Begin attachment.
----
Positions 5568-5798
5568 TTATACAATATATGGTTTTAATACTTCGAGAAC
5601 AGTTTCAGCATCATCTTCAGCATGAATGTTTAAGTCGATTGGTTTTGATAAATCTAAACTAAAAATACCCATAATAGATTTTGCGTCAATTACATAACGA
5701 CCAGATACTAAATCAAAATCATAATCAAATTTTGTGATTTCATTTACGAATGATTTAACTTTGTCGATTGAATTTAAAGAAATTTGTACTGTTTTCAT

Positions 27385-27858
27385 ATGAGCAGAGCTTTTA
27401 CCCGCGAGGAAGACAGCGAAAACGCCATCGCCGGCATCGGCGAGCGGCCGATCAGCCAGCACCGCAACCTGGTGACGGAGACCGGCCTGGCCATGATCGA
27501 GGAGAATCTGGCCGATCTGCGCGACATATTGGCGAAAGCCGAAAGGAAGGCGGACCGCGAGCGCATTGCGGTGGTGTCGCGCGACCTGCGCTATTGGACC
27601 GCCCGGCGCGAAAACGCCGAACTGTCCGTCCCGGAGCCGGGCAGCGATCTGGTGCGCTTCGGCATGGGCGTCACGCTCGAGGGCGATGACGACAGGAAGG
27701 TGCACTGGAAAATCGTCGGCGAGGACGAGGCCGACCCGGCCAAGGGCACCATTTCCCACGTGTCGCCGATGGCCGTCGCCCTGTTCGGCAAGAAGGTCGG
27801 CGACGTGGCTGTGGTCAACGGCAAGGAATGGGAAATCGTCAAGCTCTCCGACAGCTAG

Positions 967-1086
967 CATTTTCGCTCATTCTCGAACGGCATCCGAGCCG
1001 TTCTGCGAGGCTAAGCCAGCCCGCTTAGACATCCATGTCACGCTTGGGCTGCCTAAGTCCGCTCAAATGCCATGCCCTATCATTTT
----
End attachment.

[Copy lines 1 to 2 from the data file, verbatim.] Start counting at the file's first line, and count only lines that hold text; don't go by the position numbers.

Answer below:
Positions 5568-5798
5568 TTATACAATATATGGTTTTAATACTTCGAGAAC